Laocoön

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Laocoön

(lāŏk`ōŏn), in Greek mythology, priest of Apollo who warned the Trojans not to touch the wooden horse made by the Greeks during the Trojan War. While he and his two sons were sacrificing to Poseidon at the seashore, two serpents came from the water and crushed them. The Trojans interpreted this event as a sign of the gods' disapproval of Laocoön's prophecy, and they brought the wooden horse into the city. Subsequent events vindicated Laocoön's judgment, however, since the horse was filled with Greeks, who waited until night and then sacked Troy. A magnificent Greek statue by Agesander, Athenodorus, and Polydorus, unearthed in Rome in 1508 and now in the Vatican, shows Laocoön and his sons in their death struggle. This Hellenistic sculpture had an important influence on the artists of the Renaissance.
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The following article is from The Great Soviet Encyclopedia (1979). It might be outdated or ideologically biased.

Laocoön

 

a Trojan priest in ancient Greek mythology.

When the Greeks withdrew from Troy and left outside its walls a huge wooden horse (the Trojan Horse), Laocoön did everything possible to dissuade the Trojans from taking the horse into the city. For this the goddess Athena, who aided the Greeks, sent two serpents against Laocoön and these strangled him and his sons. Laocoön’s death was captured in the sculpture group “Laocoön” by the Rhodian masters, Agesander, Athenodorus, and Polydorus (c. 50 B.C.) and in the second book of Virgil’s Aeneid. Comparison of these two works of art served as the starting point for G. Lessing’s treatise on the laws of fine art and poetry, Laocoön, or The Limits of Painting and Poetry (1766). The myth of Laocoön served as a subject for European painters of the 16th and 17th centuries, such as G. Romano and El Greco.

The Great Soviet Encyclopedia, 3rd Edition (1970-1979). © 2010 The Gale Group, Inc. All rights reserved.

Laocoön

Trojan priest warns citizens not to accept wooden horse. [Rom. Lit.: Aeneid]
See: Warning
Allusions—Cultural, Literary, Biblical, and Historical: A Thematic Dictionary. Copyright 2008 The Gale Group, Inc. All rights reserved.
References in periodicals archive ?
Laocoon had properly understood the ruse and his admonition had proven accurate.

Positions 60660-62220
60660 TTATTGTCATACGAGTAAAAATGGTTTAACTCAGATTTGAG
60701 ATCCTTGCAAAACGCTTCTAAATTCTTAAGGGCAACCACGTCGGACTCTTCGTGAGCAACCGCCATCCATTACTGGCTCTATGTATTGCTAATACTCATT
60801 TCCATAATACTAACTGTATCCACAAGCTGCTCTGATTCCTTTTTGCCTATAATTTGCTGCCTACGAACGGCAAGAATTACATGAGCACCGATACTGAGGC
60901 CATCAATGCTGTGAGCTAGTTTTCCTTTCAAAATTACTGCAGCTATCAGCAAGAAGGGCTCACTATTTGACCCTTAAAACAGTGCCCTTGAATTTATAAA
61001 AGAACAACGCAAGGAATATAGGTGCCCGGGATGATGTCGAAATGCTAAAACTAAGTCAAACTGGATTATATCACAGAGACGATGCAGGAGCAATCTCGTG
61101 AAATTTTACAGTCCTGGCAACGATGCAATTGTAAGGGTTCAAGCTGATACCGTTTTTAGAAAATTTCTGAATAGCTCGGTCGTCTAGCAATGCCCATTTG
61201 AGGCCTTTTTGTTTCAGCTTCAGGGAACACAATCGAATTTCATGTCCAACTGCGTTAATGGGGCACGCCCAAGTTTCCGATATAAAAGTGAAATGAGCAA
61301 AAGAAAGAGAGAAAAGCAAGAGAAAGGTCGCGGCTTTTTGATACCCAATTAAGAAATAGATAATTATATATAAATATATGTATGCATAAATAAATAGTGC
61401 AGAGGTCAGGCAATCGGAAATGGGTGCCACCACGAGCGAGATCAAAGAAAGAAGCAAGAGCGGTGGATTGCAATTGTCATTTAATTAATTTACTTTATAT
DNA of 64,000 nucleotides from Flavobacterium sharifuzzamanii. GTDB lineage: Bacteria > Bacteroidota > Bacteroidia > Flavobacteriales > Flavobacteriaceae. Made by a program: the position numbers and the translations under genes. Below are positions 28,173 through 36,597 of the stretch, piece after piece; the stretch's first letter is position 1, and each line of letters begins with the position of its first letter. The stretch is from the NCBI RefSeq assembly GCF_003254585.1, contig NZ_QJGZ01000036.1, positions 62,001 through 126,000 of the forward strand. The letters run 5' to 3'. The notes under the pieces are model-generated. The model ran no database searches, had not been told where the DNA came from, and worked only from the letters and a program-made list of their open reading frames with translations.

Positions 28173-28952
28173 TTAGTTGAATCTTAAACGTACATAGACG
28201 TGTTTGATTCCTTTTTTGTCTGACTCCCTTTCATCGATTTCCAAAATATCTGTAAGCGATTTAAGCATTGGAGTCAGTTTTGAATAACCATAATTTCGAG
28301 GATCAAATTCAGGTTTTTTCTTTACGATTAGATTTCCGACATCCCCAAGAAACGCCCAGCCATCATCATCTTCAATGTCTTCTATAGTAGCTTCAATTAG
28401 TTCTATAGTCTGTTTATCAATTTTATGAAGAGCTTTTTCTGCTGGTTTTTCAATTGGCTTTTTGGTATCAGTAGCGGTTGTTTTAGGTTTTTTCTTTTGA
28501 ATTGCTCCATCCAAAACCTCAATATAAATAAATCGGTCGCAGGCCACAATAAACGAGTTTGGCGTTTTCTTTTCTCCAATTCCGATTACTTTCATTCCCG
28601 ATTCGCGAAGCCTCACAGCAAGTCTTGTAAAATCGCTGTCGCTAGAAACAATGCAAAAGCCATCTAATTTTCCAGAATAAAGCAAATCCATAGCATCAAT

Wellbery, Lessing's Laocoon; Semiotics and Aesthetics in the Age of Reason, (Cambridge; Cambridge University Press, 1984).
The Laocoon's struggle represents a pervasive trope of male heroism, seen as manifesting itself, not in a moment of triumph, but in a moment of extremity when the hero faces death.
(13.) A book that deals with the differences between the art of place and the art of time is: Laocoon: An Essay on the Limits of Painting and Poetry.
Finally, it was Kipling's agonizing struggle with a changing world that makes him a Laocoon figure.
Concerned with ekphrasis rather than with literary genre, this exploration of the discourses surrounding the Laocoon as a model for depictions of martyr saints is highly informative, but perhaps would be more effective as part of the next chapter, "Christian Tragedy." There, the Martyrdom of St.
In the fifth chapter of his Laocoon (one of the few interesting studies of abstract aesthetics) Gotthold Ephraim Lessing (antiquary, dramatist and contemporary of Goethe) enquires, 'Has a garment, the artifice of a tailor, as much beauty as the creation of eternal wisdom, the articulated body?' Cranach thought not.
It dates back to the acquisition of a lost sculpture--the Laocoon group--in 1506 by Pope Julius II.
Starting with the largely neglected but fascinating text Laocoon, she concludes with the great final epics, Milton and Jerusalem; in between she engages the Poetical Sketches and the Lambeth prophecies.
For Lessing, in his aesthetic treatise, Laocoon, sculpture is an art concerned with the deployment of bodies in space, unlike poetry--the medium of which is time.